But I digress.    Back to gaming!  One of my favorite types of “game” to play was – and still is – the flight simulators.   Specifically, combat flight simulators.   Even more specifically – the flight sims that are considered “study sims” in a given airframe.   These games are considered by many to not really be games in the true sense – but rather to be simulations that attempt to re-create the actual flight model, avionics, and weapons systems of the target airframe.     Read More

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Pond Adventures

I’ve got a small fish pond, complete with waterfall,  in my back yard that my parents put in when they owned the place.  It’s honestly one of my favorite features of the back yard – but also one of my greatest sources of frustration.  From the first day of having it turned on it lost water at an alarming rate.

Trial and error over the past few years led to me learning quite a bit about the pond,  and culminated a few weeks ago when I finally solved the water loss issue by partially rebuilding the waterfall basin.

What I’ve learned is that the pond is missing some items that would make it easier to maintain, and healthier for the fish – specifically a bio-filter system (it traps large biological debris long enough for beneficial bacteria to break it down), which would help provide clear water and remove wastes, returning nutrients that the water plants consume.

Sometime soon I’m planning on investigating how to retrofit the pond to use a bio-filter system.  They’re relatively maintenance free (once you’ve got them operating) as you’re not supposed to really clean them.

Due to the ridiculous winter, we lost the fish that had been in the pond.  I was sad to see this happen as it was always fun to go out and feed the fish in the evening.  I remedied this yesterday by picking up four new fish to start re-stocking.  I’m hoping soon to see more frogs return this summer as well.   I’m happy to have found a local aquarium shop that has a lot of expertise on ponds as well.  Most of the advice local landscaping companies have provided I’ve found to be incredibly wrong – and these guys seem to know their stuff.

 

 

 

Moving hosting companies

After my experiment with Heroku and Cloudfront it became very clear that there were better options for hosting a website than what I was using.  I could dramatically improve performance, and uptime, without adding significant additional cost.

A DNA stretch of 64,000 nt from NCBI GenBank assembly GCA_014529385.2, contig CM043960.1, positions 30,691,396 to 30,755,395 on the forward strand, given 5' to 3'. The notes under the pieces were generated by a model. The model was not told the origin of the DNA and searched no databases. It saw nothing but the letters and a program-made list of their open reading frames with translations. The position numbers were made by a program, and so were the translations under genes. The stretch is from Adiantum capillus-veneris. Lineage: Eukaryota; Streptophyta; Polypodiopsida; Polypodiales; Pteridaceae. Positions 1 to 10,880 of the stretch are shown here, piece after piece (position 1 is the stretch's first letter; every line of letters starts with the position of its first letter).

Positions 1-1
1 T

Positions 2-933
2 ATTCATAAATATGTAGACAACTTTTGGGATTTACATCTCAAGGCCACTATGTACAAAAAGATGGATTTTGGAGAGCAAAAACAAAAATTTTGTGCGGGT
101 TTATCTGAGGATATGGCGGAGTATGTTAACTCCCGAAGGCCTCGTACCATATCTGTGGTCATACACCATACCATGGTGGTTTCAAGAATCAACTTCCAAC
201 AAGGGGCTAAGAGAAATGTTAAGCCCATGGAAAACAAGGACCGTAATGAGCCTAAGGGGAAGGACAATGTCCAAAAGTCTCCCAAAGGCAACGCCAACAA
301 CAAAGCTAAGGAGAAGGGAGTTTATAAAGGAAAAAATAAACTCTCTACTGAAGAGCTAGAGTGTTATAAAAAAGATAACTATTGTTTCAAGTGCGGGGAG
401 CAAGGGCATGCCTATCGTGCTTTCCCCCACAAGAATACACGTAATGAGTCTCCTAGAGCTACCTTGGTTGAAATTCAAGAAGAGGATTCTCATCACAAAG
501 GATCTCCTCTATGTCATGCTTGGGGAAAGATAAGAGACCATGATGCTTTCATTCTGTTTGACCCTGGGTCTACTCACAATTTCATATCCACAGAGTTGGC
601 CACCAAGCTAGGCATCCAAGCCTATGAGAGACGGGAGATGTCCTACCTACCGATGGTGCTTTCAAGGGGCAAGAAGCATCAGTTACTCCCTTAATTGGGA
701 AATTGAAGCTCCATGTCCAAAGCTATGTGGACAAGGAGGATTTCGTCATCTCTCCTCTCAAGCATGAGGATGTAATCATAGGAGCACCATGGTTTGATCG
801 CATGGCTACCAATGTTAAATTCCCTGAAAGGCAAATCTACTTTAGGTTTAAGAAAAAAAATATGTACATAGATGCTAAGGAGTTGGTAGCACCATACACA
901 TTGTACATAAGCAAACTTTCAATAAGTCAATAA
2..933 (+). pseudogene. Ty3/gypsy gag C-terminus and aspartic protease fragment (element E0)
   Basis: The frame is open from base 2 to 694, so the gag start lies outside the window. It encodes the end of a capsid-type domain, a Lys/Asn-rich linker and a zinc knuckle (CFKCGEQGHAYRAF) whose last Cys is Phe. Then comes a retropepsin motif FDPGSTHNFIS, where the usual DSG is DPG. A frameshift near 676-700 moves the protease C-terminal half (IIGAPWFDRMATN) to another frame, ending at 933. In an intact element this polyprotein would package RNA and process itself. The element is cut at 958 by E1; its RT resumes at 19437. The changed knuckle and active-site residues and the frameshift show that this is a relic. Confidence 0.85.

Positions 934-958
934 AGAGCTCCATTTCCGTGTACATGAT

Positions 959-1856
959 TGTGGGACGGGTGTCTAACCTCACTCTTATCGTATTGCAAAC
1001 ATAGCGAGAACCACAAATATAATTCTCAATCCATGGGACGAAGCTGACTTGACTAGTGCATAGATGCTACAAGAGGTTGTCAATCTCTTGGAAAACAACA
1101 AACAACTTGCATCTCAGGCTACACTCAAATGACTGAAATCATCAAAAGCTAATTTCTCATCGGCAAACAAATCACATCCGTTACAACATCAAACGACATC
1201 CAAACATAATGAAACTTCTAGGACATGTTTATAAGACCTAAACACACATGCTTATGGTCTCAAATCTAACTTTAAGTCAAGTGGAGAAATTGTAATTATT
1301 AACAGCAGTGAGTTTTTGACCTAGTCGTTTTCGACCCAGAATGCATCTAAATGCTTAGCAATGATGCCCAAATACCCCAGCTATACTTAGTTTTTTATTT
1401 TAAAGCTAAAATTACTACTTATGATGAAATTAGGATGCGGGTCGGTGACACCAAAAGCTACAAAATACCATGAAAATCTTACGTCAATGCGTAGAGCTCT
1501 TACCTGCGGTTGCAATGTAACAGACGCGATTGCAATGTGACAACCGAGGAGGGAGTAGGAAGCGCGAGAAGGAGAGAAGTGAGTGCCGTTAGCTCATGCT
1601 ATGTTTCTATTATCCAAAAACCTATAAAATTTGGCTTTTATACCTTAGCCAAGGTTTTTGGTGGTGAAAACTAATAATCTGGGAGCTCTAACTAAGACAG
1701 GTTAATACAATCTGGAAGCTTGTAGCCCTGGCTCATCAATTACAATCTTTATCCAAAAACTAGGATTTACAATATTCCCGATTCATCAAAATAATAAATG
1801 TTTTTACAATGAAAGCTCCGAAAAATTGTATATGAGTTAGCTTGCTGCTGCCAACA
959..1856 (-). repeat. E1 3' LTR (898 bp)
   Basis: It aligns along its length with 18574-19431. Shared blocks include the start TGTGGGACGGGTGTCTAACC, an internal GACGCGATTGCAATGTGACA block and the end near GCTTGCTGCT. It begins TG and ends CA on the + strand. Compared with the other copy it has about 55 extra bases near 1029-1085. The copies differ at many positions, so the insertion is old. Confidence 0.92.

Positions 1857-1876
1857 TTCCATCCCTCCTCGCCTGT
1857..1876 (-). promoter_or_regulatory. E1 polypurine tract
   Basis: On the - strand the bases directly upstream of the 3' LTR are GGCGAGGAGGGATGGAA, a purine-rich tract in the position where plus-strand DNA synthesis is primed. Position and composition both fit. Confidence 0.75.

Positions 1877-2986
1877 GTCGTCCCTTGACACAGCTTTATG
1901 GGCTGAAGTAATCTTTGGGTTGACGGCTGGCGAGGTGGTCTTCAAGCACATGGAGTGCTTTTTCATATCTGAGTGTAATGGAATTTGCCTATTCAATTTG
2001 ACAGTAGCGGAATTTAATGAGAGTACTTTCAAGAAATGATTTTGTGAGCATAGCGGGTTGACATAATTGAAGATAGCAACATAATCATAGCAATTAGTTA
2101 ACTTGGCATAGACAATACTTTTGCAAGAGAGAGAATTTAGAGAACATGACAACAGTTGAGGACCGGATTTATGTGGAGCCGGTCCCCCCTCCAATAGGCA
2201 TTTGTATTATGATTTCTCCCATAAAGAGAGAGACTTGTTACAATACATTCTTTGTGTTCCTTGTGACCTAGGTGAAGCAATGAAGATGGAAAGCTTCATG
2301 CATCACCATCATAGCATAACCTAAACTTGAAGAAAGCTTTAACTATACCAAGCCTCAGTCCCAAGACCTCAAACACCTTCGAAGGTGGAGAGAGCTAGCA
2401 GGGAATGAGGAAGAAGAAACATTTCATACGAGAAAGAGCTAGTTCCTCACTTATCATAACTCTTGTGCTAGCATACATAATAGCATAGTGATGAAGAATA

But while I was able to successfully deploy a test to Heroku and Cloudfront and got wildly improved performance,  running a blog on Heroku would add significant overhead to running the site.    In fact, it made keeping the software up to date impossible – which created security issues.  Clearly I could not use Heroku for this long term.

I opted to move to a web host that’s dedicated to the blog software I use,  and is designed to be performant with caching and a CDN built into the service.  It’s designed to be performant,  meaning less time spent trying to make my site that way.

Since I needed a lot of control over my DNS during the move, I opted to use Route53 from Amazon for DNS – which is fairly low cost given my low volumes.

But what to do about email.   I’ve been hosting email for any member of my family who wanted an account (any of you who don’t have one and would like an @whelans.net account, let me know) – and I know my dad uses it heavily.  For that, I opted to go the route of using Google’s Gmail via my old Google Apps account.   While not free, it does offer a significant improvement in performance over the fairly crappy email services I’d been providing before.  It also allows for utilizing Google Drive for sharing of files amongst family (something my dad and I will take advantage of, as we share files regularly).

Instead of looking for one host to support all services I’ve found that going with different providers appears to be the better solution.

 

 

 

Two things to avoid doing as a product manager

In my time as a product manager I’ve noticed two common traps a product manager will fall into while working to bring their product(s) to market.

  1. Making a gut decision without gathering information to inform the decision.
  2. succumbing to analysis paralysis, where so much information is sought that a decision is never made.